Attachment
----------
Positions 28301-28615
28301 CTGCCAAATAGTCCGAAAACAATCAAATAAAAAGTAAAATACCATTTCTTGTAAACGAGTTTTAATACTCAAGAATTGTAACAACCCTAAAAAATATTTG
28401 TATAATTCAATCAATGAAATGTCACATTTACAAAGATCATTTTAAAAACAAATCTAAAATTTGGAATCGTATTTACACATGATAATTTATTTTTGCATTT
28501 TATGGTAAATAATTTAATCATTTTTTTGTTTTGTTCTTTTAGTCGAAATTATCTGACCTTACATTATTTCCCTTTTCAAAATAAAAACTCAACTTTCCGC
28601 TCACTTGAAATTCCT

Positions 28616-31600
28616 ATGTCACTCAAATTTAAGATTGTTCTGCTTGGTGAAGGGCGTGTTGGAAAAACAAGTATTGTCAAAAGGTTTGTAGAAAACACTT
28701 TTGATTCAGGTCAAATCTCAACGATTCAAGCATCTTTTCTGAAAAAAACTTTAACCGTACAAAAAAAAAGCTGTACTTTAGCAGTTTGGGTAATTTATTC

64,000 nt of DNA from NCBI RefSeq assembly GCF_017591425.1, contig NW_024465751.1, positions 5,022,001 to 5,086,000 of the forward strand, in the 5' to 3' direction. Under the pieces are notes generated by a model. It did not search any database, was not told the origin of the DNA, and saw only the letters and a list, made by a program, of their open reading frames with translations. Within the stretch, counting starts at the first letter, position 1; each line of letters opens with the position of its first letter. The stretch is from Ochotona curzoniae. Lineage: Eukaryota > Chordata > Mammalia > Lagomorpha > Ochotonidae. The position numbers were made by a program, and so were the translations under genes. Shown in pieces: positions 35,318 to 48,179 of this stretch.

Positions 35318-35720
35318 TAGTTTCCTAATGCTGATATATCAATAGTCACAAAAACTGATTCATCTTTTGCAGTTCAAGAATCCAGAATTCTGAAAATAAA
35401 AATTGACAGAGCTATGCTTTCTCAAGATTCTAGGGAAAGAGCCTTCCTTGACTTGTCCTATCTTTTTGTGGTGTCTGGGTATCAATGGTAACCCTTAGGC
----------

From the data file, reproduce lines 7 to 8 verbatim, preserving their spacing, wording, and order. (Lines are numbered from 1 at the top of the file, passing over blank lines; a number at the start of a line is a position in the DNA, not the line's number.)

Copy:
28616 ATGTCACTCAAATTTAAGATTGTTCTGCTTGGTGAAGGGCGTGTTGGAAAAACAAGTATTGTCAAAAGGTTTGTAGAAAACACTT
28701 TTGATTCAGGTCAAATCTCAACGATTCAAGCATCTTTTCTGAAAAAAACTTTAACCGTACAAAAAAAAAGCTGTACTTTAGCAGTTTGGGTAATTTATTC